Undergraduates are one of the most sleep-deprived age groups in the United States . Studies that have investigated sleep reported significantly worsened insomnia among students during the pandemic [18, 19]. Specifically, a large cross-sectional study found a marked incidence of insomnia among college-aged students during the lockdown period . Deteriorating sleep quality correlated with depressive symptoms .
While previous studies have commented on particular dimensions of the pandemic relating to issues of depression and anxiety , there remains a pressing concern to determine precisely which aspects of students’ daily life had been affected. Thus, the aim of the present study was to analyze specific correlates of stress, anxiety, and depression among undergraduate students as they relate to the most intimate issues of the college student’s demanding lifestyle. In particular, we aimed to analyze data from a large sample of students using the Depression, Anxiety, and Stress Scale (DASS-21) to approximate emotional valence. Further questions offered to students in a survey were meant to gauge whether changes in hours spent on extracurricular activities, studying, and sleep before and during the pandemic were related to observed DASS-21 results. This study also aimed to provide a better understanding about COVID-19’s influence in the context of full-time undergraduate students’ academic performance, social life, and mental health in the United States.
Participants were undergraduate students at a private university, public university, or community college in the United States. To be included, participants had to be at least 18 years old and enrolled as full-time students as part of class years 2020, 2021, 2022, or 2023. Between April and June 2020, participants were recruited through two channels. First, an email was sent to undergraduate students at Boston College. Second, participants were recruited online via Reddit, a social news platform and online forum.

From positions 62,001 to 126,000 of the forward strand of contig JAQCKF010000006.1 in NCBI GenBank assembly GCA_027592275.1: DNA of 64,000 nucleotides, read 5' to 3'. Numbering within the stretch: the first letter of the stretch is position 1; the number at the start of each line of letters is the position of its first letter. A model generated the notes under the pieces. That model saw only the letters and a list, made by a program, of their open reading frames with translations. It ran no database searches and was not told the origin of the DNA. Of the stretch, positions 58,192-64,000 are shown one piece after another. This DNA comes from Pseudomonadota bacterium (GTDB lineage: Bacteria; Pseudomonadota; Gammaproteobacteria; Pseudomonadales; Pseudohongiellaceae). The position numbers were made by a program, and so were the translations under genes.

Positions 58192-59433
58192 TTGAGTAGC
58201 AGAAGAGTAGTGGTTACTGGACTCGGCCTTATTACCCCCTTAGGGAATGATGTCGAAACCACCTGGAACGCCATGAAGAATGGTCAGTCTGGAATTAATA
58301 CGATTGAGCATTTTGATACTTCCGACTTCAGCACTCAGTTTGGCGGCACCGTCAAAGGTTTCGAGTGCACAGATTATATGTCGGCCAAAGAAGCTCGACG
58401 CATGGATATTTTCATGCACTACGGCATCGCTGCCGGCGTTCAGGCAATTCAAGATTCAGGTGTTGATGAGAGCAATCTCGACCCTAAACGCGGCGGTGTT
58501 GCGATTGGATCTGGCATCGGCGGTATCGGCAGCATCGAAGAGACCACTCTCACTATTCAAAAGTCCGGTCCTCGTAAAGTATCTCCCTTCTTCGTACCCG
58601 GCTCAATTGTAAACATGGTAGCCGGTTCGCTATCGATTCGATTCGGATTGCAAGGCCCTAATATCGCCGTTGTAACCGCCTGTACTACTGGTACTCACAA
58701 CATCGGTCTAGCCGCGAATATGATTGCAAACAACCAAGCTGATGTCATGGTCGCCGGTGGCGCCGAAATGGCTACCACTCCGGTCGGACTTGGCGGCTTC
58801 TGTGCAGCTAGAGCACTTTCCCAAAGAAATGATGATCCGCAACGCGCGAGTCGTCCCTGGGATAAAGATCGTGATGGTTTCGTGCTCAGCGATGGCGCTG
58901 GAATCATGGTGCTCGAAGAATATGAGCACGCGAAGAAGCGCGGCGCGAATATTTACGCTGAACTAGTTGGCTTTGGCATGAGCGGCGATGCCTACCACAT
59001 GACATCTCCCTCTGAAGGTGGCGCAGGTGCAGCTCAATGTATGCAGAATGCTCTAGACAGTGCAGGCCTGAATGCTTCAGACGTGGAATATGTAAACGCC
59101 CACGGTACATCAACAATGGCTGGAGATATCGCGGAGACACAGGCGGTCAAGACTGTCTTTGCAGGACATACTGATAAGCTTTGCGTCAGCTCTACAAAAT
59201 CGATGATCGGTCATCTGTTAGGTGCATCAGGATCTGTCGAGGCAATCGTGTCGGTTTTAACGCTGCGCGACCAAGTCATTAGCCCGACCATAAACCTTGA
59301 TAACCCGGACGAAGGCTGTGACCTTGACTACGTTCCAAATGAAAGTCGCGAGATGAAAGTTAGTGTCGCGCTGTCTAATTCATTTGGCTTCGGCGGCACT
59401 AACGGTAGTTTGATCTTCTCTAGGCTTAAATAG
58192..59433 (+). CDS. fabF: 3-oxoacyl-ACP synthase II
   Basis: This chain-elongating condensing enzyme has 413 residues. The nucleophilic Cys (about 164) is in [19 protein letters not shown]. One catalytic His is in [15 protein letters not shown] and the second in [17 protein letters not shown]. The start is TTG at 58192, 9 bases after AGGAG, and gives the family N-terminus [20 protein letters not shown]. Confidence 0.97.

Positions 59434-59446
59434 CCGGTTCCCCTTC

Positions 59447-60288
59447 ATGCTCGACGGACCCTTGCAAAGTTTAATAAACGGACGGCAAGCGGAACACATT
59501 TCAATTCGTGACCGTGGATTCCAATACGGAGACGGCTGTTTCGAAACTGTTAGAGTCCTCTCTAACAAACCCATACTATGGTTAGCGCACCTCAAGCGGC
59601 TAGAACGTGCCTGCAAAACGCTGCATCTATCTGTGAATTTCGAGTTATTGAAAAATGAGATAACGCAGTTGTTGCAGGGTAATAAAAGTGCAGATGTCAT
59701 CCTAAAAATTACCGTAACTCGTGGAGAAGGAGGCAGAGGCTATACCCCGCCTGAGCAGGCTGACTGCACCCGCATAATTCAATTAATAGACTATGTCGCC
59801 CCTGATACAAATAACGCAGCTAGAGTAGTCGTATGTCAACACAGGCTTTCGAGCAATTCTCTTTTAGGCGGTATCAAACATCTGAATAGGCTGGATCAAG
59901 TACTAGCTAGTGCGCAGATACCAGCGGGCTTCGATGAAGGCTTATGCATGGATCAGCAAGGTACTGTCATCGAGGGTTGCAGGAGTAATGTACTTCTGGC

An invitation to participate in the study was posted on over 20 university-related and survey recruitment subreddits (a subreddit is an online community with user-created threads dedicated to a specific topic). One such subreddit utilized for recruitment in this study was r/SampleSize, a community of over 40,000 users assembled for the express purpose of survey recruitment and participation . Subreddits such as these have been shown to be a good source of diverse and viable participants  and are useful for inexpensive participant recruitment and reliable data collection [24, 25]. For the purpose of the current study, face-to-face interviews during this time had to be avoided because of the US lockdown and ongoing public health crisis. The study received 1,734 completed responses. After excluding students younger than 18 (n = 34), part-time students (n = 135), and students with incomplete responses (n = 488) from our analyses, our final sample size was 1,077.
DASS (Depression, Anxiety, and Stress Scale): The online survey included the 21-item DASS-21 scale on mood and stress . Based on the scores, participants were classified into “normal” (a score of 0–9 for depression, 0–7 for anxiety, and 0–14 for stress), “mild” (10–13, 8–9, 15–18), “moderate” (14–20, 10–14, 19–25), “severe” (21–27, 15–19, 26–33), and “extremely severe” (28+, 20+, 34+) categories. The purpose of these questions was to assess the severity of depression, anxiety, and stress during the COVID-19 pandemic. Previous studies have verified the validity of the DASS-21 scale as a routinely-used clinical and non-clinical self-report scale [27, 28]. One sample statement that participants were to score for depression was “I was unable to become enthusiastic about anything”; one sample statement for anxiety was “I worry about situations in which I might panic and make a fool of myself”; and one sample statement for stress was “I tended to over-react to situations”. Participants were given the option to choose between “once a week or less” (score = 0), “2–3 times a week” (= 1), “4–6 times a week” (= 2) and “7 times a week or more” (= 3). The corresponding sum of scores was used to assess the severity of depression, anxiety, and stress. Cronbach’s α for the items in this test was 0.934, indicating excellent internal consistency in the questionnaire.